*Update: I wrote this post in July 2013, and through WordPress stats, I see that people are finding it through Google. Although I was really happy with the results of Magic Perm for the first couple of months, and especially during the humid monsoon season, I don’t recommend this to anyone with thin or average thickness hair. Six months after the process, my hair is just too thin. It looks really lifeless and damaged. I think this process is best for people with thicker or curlier hair than mine. (Or perhaps going to a salon that deals more with foreigners and knows how to change up the chemical mix for different hair types.)
Monsoon season and humidity has been wreaking havoc on my hair. I had trouble with frizz in Nashville, but my hair here is a hot mess. I was asking my Korean co-teachers about their hair one night, and they could not believe that I straighten my hair with a flat iron daily and it is still so frizzy.
So, today I did something about it. I went for a magic perm. Although it is called a perm, it is not the scary perms you know from the 80s. This was a straight perm that should keep my flyways at bay. It was nerve-wracking knowing that I couldn’t ask any questions and trying to get my point across. I got a recommendation from Matt’s co-teacher of where to go. Two of the teachers at my school told me they are too scared to get their hair cut in Dongsong since it is the country, and so they travel to larger cities. But I decided to go for it.
The two stylists at the salon spoke no English. So there was a lot of gesturing. …
Here’s the “transcript” of my encounter:
Walk in and get stared at nervously.
Hair stylist: Anyeonghaseyo? What do you want? (Or I assume that’s what she says. Even though I am writing English for this transcript, imagine she is speaking Korean.)
Me: uhhh hay–ee-cutuh. St-uh-rate pah-ma. I pronounce the English in the Korean way and make some gestures.
HS: Straight perm? Or Magic perm? Why do you want your hair straight? It’s already straight. ( I think this is the gist of her comments. But my hair is in a ponytail and still wet, from my shower, so its straightness is deceiving.)
Me: uhhh… Rain, big! Uhhh … Frizzy. I pull my ponytail and make some gestures. The other customer nods knowingly and I am ushered to a chair.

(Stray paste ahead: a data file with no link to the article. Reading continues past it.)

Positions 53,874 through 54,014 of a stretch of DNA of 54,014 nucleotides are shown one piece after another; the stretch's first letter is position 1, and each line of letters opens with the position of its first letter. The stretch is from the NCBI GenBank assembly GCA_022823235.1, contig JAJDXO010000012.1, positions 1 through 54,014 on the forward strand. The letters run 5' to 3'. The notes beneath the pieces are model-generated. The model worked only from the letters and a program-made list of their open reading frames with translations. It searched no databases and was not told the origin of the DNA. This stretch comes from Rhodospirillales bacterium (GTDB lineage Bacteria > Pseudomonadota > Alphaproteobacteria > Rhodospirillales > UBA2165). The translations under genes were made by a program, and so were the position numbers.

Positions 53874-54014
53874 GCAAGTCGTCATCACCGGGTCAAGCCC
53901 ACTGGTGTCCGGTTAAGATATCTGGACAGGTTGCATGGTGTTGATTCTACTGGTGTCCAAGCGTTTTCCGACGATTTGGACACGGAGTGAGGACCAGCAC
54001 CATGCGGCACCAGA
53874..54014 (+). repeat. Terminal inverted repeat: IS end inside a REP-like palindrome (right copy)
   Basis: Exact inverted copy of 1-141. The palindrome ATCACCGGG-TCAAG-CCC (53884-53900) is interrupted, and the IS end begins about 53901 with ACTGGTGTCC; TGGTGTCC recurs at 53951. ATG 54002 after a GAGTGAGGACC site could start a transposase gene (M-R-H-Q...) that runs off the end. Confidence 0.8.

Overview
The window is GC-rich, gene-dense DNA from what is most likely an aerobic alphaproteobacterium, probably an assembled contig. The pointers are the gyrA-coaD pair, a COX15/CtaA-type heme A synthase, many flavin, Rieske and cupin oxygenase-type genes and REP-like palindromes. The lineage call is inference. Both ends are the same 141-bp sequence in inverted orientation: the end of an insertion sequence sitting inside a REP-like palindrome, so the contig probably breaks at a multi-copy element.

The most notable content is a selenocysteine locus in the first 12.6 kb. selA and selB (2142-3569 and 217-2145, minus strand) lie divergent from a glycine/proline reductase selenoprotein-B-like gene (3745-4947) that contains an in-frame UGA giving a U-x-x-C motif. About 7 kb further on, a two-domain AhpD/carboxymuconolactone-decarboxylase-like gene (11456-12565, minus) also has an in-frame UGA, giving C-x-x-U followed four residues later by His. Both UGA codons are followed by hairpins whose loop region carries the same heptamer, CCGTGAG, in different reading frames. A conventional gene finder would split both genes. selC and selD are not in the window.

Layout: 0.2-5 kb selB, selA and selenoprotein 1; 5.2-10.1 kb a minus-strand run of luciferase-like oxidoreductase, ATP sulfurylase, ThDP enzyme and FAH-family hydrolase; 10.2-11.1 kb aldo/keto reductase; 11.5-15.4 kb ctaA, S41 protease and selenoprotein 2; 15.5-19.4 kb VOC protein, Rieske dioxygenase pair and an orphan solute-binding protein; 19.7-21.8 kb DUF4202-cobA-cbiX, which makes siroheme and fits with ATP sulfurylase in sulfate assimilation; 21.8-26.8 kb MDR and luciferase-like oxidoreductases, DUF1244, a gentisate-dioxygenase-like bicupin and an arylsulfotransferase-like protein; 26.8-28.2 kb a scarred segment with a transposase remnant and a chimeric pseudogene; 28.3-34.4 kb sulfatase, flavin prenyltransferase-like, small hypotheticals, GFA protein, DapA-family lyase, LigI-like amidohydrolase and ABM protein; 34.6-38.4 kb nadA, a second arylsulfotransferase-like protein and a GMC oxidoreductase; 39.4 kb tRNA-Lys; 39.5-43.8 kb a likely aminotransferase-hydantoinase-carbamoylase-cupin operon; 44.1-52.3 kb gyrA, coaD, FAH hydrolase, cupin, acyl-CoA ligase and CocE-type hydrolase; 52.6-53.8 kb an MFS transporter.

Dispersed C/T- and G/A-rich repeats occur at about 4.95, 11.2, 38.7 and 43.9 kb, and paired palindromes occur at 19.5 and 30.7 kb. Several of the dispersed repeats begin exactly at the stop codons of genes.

Later, after coming to the stylist’s chair and stumbling through some questions, she gets to work. My hair has now dried some and has some curls in the front and waves. She gestures to the big curl in front. “Why do you want your hair straight when you have this curl naturally? Koreans get perms to make their hair wavy,” she says. (I imagine this is what she is saying. Again, she may be saying, “oh you are right. Let’s get rid of this big thing in front. You poor thing.” I have no idea.)
She asks me where I am from, what I am doing there and how old I am. She is surprised at my age (as most people are when I answer) and later I hear her telling another customer my age.
I decline any coloring of my hair. Later, her assistant comes over and asks “color?” She scrutinizes my hair and roots like she can’t believe anyone would decline coloring when they have my mousy brown hair. … Or maybe she just couldn’t believe my hair was that color naturally since all Koreans have black hair. … Or, maybe she was checking for lice. You know I had no idea.
The perm took about three hours. First she cut my hair. Then she applied a cream, covered my head with Saran Wrap and put me under a spinning fan contraption. Then she washed my hair. Next she blow dried and straightened my hair with a flat iron. Then she applied the straightening cream again and let it set before washing it again. It may have been straightened once more, but I can’t remember.
While sitting, I took out my phone once to text. She leaned over to see what I was doing and exclaimed, “English!?” I’m not sure what exactly she was surprised about. Definitely not that I was typing in English since she had witnessed my Korean skills for the past three hours. I think it was that the features of my phone were listed in English. She reached over to go to the call log and dialing pad and saw that the headers were in English. She asked if I got the phone in the U.S. and was surprised when I said I got it in Dongsong.
After leaving the salon, I bumped into a high school student. He noticed my hair right away. “Oh, teacher’s hair beautiful,” he said. So that was nice. My hair feels a little flat now, and Matt pointed out that he never knew how thin my hair is till now. But I’m getting used to it, and I’ll say one thing: it is EASY! I can wash and go and not worry about it. Which, let’s be honest, I’ve tended to do that pretty often anyways, but now it actually looks OK when I do that.